Nonlinear disintegration of the internal tide
preprintposted on 11.05.2007, 13:57 by K.R. Helfrich, Roger Grimshaw
The disintegration of a first-mode internal tide into shorter solitary-like waves is considered. Because observations frequently show both tides and waves with amplitudes beyond the restrictions of weakly nonlinear theory, the evolution is studied using a fully-nonlinear, weakly nonhydrostatic two-layer theory that included the effects of rotation. In the hydrostatic limit, the governing equations have periodic, nonlinear inertia-gravity solutions that are explored as models of the nonlinear internal tide. These are shown to be robust to weak nonhydrostatic effects. Numerical solutions show that the disintegration of an initially sinusoidal, linear internal tide is closely linked to the presence of these periodic waves. The initial tide steepens due to nonlinearity and sheds energy into short solitary waves. The disintegration is halted as the longwave part of the solution settles onto a state close to one of the nonlinear, hydrostatic solutions, with the short solitary waves superimposed. The degree of disintegration depends upon the initial amplitude of the tide and the properties of the underlying nonlinear solutions, which, depending on stratification and tidal frequency, exist only for a finite range of amplitudes (or energies). There is a lower threshold below which no short solitary waves are produced. However, for initial amplitudes above another threshold, given approximately by the energy of the limiting nonlinear inertia-gravity wave, most of the initial tidal energy goes into solitary waves. Recent observations of large amplitude solitary waves in the South China Sea are discussed in the context of these model results.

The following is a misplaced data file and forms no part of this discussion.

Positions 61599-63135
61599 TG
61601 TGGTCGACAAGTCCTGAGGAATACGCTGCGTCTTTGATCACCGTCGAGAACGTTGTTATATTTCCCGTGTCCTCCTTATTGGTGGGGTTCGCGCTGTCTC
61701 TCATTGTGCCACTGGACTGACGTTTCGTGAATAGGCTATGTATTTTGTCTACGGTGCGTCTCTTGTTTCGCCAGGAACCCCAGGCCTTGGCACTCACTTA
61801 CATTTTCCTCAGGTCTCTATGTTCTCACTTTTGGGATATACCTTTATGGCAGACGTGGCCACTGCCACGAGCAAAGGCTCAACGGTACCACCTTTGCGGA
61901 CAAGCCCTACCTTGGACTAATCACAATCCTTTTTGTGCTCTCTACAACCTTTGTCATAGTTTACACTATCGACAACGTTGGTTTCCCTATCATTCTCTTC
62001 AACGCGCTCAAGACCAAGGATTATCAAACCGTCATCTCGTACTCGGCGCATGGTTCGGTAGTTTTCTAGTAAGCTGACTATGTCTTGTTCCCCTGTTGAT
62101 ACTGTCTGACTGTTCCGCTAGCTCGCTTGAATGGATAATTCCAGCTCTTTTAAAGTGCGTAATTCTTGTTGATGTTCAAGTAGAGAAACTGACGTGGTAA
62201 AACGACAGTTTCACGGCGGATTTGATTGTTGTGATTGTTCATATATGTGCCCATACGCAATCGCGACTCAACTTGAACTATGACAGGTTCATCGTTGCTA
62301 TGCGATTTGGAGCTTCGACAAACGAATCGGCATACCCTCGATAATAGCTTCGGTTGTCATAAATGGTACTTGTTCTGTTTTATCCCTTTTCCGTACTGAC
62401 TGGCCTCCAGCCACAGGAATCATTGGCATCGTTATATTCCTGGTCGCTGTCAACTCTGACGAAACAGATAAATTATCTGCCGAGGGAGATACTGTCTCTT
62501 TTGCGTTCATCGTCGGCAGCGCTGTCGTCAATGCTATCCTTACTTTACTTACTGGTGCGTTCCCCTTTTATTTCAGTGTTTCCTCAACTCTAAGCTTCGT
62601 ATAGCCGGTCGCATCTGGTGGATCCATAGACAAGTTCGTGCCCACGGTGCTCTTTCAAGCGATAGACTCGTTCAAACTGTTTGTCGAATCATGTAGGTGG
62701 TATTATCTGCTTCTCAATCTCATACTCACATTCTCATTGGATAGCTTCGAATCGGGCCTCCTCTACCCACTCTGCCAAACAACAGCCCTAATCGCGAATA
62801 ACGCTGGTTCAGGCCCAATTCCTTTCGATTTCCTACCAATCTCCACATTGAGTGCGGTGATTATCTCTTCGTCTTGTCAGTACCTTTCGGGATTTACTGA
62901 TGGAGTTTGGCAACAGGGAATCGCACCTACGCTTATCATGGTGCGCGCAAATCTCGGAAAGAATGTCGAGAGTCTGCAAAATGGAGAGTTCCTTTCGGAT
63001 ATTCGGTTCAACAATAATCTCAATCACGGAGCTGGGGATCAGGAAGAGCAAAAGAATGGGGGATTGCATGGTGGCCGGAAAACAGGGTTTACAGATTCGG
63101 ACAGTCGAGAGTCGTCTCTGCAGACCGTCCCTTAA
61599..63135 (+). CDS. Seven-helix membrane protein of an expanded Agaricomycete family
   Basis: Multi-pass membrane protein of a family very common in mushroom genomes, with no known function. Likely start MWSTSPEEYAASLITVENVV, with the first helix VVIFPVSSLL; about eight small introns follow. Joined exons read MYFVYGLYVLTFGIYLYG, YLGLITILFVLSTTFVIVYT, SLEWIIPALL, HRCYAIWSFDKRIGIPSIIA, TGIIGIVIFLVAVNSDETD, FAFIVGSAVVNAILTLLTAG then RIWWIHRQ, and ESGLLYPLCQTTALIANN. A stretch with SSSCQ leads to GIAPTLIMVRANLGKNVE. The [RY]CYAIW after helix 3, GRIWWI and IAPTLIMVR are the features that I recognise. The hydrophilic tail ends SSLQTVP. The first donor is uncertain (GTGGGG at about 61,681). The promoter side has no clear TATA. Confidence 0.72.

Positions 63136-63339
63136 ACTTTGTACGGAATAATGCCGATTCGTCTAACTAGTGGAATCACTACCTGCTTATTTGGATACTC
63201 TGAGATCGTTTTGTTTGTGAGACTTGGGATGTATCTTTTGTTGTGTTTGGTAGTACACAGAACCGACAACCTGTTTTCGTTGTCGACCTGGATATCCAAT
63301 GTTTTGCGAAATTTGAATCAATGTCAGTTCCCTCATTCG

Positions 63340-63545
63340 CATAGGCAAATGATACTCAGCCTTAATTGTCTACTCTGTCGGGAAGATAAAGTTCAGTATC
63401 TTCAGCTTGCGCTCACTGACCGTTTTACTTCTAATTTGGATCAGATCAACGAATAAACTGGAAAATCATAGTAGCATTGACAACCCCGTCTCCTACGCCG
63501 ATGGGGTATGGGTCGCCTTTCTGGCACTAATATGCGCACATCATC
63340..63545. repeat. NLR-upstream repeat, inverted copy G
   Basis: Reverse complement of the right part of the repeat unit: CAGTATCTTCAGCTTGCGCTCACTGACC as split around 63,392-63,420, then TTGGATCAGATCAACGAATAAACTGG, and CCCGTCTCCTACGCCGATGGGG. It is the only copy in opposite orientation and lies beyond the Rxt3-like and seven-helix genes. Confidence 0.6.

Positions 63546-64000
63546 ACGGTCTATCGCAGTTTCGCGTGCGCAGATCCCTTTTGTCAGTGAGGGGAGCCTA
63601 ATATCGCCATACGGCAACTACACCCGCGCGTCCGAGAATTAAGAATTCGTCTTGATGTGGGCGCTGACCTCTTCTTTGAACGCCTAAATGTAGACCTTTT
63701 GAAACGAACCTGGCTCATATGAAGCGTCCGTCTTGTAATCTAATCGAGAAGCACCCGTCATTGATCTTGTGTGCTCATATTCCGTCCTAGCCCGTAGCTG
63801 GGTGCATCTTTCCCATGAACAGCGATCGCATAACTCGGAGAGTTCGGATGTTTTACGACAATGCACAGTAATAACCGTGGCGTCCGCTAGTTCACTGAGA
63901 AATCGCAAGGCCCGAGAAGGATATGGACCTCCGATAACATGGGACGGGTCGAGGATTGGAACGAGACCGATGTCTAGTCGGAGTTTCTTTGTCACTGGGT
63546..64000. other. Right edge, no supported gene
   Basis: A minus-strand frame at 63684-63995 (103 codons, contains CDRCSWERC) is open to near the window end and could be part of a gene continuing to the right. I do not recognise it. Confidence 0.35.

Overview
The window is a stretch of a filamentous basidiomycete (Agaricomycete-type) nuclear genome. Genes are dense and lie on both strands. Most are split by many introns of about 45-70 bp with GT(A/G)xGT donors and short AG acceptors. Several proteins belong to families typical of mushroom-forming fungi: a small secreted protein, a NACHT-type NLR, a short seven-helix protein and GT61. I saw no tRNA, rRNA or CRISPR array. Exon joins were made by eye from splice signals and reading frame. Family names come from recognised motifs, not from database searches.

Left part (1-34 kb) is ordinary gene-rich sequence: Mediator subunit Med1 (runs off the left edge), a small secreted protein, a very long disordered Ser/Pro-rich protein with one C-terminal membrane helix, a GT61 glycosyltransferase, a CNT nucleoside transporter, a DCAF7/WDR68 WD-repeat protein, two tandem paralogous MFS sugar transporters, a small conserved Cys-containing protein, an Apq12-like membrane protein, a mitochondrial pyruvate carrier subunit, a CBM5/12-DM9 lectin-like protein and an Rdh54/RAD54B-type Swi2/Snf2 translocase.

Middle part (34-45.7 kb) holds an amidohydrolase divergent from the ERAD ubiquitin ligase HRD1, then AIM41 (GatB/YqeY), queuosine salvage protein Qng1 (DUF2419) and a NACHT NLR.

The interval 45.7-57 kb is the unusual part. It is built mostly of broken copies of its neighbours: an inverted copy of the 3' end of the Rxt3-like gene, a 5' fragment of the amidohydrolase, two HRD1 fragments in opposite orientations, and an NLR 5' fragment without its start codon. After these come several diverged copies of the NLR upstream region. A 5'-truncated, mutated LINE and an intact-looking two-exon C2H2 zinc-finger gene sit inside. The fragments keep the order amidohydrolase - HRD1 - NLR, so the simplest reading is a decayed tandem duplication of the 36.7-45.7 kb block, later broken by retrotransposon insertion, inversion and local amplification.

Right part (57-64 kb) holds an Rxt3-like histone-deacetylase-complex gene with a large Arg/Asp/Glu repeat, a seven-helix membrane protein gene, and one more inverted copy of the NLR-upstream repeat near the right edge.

- Mathematical Sciences